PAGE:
• Refs: Dunnick et al., Carcinogenesis, 16:173-170, 1995

  • Bennett and Davis, Environ. Mol. Mutagen. 39:150-157, 2002


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EnviroChem and Cancer Databasehttp://environcancer.cornell.edu/chemstart.cfm

  • On-line Information on 42 chemicals that cause mammary gland tumors in laboratory animals in NTP bioassays

  • Searchable by chemical name, CAS #, or major use

    http://envirocancer.cornell.edu/ECCD/chemsearch.cfm

  • Includes information on the chemical’s:

    • Major uses

    • Cancer classification

    • Whether the chemical is currently produced

    • If / when it was taken off the market

    • Use in manufacturing processes

    • Consumer products

    • Exposures of concern

    • Overview of workplace regulations and advisories by OSHA


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Endocrine disrupting chemicals(Hormonally Active Agents)

  • We know that many hormones and local growth factors play a role both in normal breast growth and in the cancer process

    • Hormones (chemical messengers)

      • Estrogen

      • Progesterone

      • Prolactin

      • Growth Hormone

    • Growth Factors (local chemical messengers)

      • Epidermal Growth Factor family

      • Insulin Growth Factor (IGFs)


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Endocrine disrupting chemicals–What’s the evidence?

  • What we know

    • Pharmaceuticals that act like estrogen or estrogen / progesterone (E + P) can increase breast cancer risk

      • Diethylstilbestrol

        • Prescribed to 5 to10 million women

        • In mothers - moderate increase in BC risk

        • In daughters - data not in yet

      • E + P post-menopausal hormone therapy

        • Risk increases with duration of use

        • Small risk (8 cases per 10,000), but widely prescribed

        • May increase risk of more aggressive tumors

http://www.desaction.org/

http://www.cdc.gov/DES/


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Endocrine disrupting chemicals-(hormonally active agents)

  • Hormonally active agents

    may affect breast cancer risk by:

    • Affecting the delicate balance that controls cell division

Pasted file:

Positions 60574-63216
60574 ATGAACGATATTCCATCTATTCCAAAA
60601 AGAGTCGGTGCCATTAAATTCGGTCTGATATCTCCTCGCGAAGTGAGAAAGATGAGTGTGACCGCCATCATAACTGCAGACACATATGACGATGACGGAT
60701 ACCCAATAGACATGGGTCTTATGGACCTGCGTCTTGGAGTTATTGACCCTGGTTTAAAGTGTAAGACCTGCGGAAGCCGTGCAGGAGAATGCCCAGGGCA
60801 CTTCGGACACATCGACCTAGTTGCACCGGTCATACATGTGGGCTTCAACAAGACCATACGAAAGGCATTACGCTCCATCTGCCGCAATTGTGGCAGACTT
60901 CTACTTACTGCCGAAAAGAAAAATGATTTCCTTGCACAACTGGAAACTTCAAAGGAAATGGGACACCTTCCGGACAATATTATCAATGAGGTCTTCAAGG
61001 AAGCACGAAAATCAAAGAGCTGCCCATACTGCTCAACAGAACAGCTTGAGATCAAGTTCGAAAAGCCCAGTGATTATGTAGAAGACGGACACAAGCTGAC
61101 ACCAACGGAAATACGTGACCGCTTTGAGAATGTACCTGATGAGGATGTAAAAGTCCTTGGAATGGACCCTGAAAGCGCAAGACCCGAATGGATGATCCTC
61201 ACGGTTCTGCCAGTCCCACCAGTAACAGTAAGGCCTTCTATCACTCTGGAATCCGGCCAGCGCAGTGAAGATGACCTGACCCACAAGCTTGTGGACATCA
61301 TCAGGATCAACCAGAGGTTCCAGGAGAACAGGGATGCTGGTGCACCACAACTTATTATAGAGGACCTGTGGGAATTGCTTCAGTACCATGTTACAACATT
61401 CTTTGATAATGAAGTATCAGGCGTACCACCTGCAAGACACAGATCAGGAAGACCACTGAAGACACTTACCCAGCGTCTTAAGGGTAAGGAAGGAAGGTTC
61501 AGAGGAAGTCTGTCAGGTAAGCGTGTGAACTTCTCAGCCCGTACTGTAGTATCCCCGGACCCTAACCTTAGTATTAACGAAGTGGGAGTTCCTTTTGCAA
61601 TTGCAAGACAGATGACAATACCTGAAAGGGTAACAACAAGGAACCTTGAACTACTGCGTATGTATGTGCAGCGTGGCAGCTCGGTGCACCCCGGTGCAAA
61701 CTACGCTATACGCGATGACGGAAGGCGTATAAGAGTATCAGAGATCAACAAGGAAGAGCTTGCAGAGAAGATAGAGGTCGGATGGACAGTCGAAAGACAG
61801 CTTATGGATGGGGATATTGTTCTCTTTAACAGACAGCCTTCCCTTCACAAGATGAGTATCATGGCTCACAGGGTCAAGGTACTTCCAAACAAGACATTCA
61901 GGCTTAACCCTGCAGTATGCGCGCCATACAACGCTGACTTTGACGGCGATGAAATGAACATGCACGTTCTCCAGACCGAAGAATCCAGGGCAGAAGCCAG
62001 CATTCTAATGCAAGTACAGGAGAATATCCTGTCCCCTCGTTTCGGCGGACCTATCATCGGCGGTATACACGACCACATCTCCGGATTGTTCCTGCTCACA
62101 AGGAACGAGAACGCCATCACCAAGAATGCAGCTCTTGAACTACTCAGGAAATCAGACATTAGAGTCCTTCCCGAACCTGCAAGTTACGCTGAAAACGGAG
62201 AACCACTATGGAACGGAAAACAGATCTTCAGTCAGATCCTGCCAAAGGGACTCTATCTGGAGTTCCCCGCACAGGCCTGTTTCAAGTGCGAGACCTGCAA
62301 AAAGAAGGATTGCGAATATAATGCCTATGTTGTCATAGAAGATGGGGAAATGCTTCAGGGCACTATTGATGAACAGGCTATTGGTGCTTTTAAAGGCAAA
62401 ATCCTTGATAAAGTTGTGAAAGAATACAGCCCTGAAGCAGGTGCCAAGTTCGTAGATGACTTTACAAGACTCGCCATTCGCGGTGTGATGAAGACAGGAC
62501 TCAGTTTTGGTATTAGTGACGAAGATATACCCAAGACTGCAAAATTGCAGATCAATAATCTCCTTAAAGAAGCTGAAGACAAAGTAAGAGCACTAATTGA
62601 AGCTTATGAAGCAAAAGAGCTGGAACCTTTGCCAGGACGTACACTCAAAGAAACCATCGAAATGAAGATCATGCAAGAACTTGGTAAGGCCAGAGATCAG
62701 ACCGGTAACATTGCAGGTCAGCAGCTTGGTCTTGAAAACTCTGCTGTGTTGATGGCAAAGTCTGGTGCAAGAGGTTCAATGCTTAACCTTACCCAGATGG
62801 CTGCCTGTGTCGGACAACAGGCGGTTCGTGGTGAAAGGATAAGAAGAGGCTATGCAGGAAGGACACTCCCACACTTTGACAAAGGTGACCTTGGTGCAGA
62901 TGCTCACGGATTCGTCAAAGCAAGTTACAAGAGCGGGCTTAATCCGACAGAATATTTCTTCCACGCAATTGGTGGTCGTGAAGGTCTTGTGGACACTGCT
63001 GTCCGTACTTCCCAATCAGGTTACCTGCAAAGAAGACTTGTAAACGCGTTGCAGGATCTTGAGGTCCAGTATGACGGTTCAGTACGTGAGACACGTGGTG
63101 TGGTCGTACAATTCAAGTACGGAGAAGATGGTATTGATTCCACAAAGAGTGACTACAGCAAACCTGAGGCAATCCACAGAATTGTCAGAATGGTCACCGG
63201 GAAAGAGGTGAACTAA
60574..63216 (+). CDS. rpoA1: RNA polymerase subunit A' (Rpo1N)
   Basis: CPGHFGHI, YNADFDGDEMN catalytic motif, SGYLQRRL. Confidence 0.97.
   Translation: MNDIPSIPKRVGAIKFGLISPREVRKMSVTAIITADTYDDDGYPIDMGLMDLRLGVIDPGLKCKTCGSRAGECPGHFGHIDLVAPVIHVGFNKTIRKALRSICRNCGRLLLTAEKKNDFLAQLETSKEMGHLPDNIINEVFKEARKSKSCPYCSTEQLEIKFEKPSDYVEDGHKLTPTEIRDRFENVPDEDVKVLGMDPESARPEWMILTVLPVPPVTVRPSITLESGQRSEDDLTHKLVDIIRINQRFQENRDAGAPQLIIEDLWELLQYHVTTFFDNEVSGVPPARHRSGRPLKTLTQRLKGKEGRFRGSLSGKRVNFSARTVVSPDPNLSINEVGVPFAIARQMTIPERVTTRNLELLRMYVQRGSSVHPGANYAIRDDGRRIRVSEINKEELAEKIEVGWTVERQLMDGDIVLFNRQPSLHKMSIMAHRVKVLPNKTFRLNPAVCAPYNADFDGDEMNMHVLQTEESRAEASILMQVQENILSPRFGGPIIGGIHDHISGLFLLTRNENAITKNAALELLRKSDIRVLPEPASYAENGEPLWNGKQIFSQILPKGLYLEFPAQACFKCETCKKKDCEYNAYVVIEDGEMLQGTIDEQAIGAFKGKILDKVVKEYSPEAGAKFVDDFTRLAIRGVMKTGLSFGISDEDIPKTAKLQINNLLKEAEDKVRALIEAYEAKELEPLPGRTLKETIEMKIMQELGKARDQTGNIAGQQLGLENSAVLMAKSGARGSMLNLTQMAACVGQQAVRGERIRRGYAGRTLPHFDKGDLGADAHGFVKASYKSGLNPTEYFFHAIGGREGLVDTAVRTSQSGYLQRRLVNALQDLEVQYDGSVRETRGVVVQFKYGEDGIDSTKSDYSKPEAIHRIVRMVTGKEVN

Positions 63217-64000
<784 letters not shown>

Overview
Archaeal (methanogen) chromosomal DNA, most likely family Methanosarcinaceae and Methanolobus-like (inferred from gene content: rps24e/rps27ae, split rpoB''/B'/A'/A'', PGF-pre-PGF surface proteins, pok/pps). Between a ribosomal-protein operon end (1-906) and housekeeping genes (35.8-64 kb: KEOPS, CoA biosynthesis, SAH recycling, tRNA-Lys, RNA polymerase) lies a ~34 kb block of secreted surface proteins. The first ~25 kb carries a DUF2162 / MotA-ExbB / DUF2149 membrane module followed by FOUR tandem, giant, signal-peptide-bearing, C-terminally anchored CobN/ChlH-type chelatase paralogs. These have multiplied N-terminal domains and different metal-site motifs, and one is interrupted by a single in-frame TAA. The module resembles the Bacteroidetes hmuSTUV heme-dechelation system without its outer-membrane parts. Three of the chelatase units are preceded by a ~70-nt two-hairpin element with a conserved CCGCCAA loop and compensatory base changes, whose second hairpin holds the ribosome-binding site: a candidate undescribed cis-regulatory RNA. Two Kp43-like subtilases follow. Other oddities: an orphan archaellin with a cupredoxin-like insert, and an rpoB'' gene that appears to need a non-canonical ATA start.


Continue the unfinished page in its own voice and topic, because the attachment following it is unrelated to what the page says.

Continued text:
• Supporting the growth of a hormone-dependent breast tumor

  • The Concern

    • Do low levels of environmental chemicals that act like hormones or disrupt hormone pathways affect breast cancer risk?


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Endocrine Disrupting Chemicals–Need to know more

  • Polybrominated diphenyl ethers (PBDEs)

    • Flame retardant

    • Used in plastics, textiles, carpets, & furniture foam

    • Detected in marine life and human breast milk globally

    • Can stimulate breast tumors cells to grow in the lab

  • Plasticizers

    • Nonyl phenol, bisphenol A - estrogenic

    • Phthalates - some may cause premature breast development in children (studies from Puerto Rico)

  • Heavy Metals

    • Cadmium and arsenite - environmental estrogens

  • Pesticides


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Endocrine disrupting chemicals–How can we screen chemicals?

  • 1996 Food Quality Protection Act

    • Mandates testing of ALL pesticide active ingredients for endocrine disrupting effects

    • EPA is currently validating screening tests and prioritizing chemicals to be screened

      Ref. http://www.epa.gov/scipoly/oscpendo/


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TEB, CD-1 mouse,

45 days old

Photo whole mount collection of Snedeker and DiAugustine, 1987

TEB, Human, 13 yrs. old

Ref: Howard and Gusterson, J. Mam. Gland Biol. Neoplasia, 5:119-137, 2000

Early exposures to chemicals–can they affect breast cancer risk?

  • Terminal end buds (TEBs)

    • Target for cancer-causing chemicals


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Genes influence response to environmental chemicals

  • Gene-environmental interactions

    • Many chemicals need to be “activated” to become cancer-causing agents

    • Certain genes control important enzymes involved in activation pathways

    • Variations in these genes can affect the activation pathway

    • This affects the level of cancer-causing chemical


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Challenges

  • Complexity of the disease

    • Many risk factors involved

    • Complex biology of breast tumors

    • Takes long time for breast tumors to develop

  • Exposure issues

    • Difficult to measure low-level exposures to multiple chemicals from the distant past

    • Few chemicals have validated biomarkers

    • Levels of exposure to chemicals at critical periods of breast development (in utero through puberty) is lacking

    • Exposures to many chemicals in the home and workplace are not well characterized


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cancer and environment

BCERF on the web

http://envirocancer.cornell.edu

  • Fact Sheets and Tip Sheets

  • Critical Evaluations of chemicals

  • “A Place For Women” site

  • Newsletters and “News You Can Use”

  • Bibliographies on environmental factors

  • Cancer Maps

  • Endocrine Disrupting Chemical Information

  • Companion Animal Tumor Registry